“Ask Your Attorney” Column
About Those Cattails On Your Property
Dear Counselor: Five years ago, we were able to buy our “dream” cottage, and now that my wife and I have paid down the mortgage somewhat, we have some extra money to do some improvements. There was an area full of muck and shallow water, with cattails around the edge that we wanted to fill in and use for a place to put a swing set and volleyball court. But our son said we’d better not because it might be against the law! Can putting in a volleyball court get us in trouble?
Dear Client: It isn’t the volleyball court or the swing set that will get you into trouble — it is filling in that swampy spot, which is what ecologists refer to as a “wetland”. Without getting into a biology course, it is enough to know that wetlands are important environmental areas and are protected by law. They provide areas for wetland plants and animals to thrive, and for groundwater to be filtered and “recharged”. You can’t just choose to fill them in, and build over them. In a sense, you are lucky because your cottage is already built. Many people will buy property not even realizing that wetlands exist on it, and find out that rules and regulations operate to prevent not only filling and developing that part of the property, but also require setbacks from wetland boundaries. That could mean that the presence of wetland on your neighbor’s property will affect your ability to build on your own property. So, before your buy, or plan to build on property you already own, check out the resources in your own community that will give you a “heads up” where wetlands may exist in and about the property you are interested in. Wetland Inventory Maps are available at the County Land Use and Resource Management [ie. zoning] Office, and also at the Building and Zoning Departments of our local Town, Village and City Halls. County Soil Surveys, aerial photographs, and adopted land use plans are other sources to be consulted. If you aren’t sure, there are wetland biologists who can be retained to check for you. After all, a few hundred dollars to “make sure” would be well worth it, as compared to the cost of buying property that cannot, and should not, be developed. More questions? Just give me a call, and be sure to add wetlands to your due diligence checklist.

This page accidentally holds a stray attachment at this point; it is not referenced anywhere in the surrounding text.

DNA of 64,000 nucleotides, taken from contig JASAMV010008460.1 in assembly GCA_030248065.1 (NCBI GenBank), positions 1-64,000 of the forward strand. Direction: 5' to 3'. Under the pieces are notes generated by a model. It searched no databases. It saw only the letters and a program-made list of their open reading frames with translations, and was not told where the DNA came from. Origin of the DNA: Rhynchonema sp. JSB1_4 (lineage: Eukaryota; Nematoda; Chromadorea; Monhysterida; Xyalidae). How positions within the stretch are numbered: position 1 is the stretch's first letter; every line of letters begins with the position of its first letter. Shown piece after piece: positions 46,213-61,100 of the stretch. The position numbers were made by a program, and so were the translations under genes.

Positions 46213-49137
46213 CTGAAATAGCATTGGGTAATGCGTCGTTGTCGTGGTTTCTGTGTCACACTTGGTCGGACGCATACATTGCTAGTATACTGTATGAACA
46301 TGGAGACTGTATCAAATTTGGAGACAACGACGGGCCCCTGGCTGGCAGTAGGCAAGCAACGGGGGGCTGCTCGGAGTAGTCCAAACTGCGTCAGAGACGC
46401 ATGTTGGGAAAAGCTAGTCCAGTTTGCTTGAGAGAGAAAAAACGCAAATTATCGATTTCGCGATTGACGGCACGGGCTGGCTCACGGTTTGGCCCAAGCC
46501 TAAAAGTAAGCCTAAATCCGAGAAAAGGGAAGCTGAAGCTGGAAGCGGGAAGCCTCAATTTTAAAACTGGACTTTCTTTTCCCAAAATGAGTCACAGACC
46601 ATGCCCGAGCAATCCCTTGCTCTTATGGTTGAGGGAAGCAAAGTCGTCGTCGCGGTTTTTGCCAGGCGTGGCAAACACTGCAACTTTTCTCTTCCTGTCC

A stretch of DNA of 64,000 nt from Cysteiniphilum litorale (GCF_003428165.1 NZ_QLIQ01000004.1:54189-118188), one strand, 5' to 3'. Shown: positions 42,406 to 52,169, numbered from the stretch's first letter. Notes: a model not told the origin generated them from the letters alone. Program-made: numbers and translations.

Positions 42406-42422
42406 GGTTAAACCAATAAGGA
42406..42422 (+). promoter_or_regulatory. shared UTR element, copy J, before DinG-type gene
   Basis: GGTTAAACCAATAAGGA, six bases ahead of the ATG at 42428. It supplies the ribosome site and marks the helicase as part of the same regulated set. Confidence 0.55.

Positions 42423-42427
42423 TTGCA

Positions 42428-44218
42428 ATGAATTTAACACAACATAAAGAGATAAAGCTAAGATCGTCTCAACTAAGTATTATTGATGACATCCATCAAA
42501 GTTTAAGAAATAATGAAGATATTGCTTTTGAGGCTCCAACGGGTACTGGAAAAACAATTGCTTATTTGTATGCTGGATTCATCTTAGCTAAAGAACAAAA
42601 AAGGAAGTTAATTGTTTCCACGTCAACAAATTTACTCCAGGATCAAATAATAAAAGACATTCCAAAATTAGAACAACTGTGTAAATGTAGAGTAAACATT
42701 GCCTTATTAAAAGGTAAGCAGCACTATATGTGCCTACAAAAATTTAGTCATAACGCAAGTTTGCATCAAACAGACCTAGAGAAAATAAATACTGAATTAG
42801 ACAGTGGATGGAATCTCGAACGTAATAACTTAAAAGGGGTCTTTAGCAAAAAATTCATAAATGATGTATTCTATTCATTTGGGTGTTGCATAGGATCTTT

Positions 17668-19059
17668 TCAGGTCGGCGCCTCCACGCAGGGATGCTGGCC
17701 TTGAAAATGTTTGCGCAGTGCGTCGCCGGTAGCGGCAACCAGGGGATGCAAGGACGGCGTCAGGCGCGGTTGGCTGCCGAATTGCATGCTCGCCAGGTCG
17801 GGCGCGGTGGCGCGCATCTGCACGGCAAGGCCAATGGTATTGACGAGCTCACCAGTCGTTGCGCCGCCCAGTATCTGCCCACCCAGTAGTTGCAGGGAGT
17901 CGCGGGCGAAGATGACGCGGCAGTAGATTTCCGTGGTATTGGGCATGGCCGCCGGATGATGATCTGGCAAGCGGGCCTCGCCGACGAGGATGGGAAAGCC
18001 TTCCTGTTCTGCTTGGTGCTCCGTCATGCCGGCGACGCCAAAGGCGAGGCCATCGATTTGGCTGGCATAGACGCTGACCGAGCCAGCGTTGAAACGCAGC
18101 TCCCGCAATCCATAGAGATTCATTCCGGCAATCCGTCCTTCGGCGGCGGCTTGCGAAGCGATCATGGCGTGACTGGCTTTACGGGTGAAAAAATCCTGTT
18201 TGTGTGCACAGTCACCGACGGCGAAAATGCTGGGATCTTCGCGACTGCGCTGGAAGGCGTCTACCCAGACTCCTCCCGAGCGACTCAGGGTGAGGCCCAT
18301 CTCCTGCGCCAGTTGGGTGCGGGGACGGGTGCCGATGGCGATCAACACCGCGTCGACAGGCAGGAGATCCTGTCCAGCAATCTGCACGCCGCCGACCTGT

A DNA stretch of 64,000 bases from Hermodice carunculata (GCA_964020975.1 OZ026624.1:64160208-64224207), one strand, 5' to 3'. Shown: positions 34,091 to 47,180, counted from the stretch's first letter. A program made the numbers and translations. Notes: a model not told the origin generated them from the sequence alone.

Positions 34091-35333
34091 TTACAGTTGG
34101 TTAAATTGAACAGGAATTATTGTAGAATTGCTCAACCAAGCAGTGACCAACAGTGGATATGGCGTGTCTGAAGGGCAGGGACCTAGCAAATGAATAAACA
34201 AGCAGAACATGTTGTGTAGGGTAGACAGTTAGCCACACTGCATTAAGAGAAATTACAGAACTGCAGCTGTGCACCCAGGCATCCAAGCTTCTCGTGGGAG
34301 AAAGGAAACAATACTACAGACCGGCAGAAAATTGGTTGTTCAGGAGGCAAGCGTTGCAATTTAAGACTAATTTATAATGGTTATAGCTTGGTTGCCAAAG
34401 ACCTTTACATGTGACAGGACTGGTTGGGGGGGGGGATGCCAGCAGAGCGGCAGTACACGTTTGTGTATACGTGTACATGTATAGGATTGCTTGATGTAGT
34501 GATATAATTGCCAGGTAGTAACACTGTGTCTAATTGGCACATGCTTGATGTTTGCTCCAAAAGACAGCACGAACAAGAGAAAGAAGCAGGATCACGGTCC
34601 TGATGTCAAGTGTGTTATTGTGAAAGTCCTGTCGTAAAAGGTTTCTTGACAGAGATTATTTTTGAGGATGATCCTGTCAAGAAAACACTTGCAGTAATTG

John L. Maier, Jr.
Sweet & Maier, S.C., Attorneys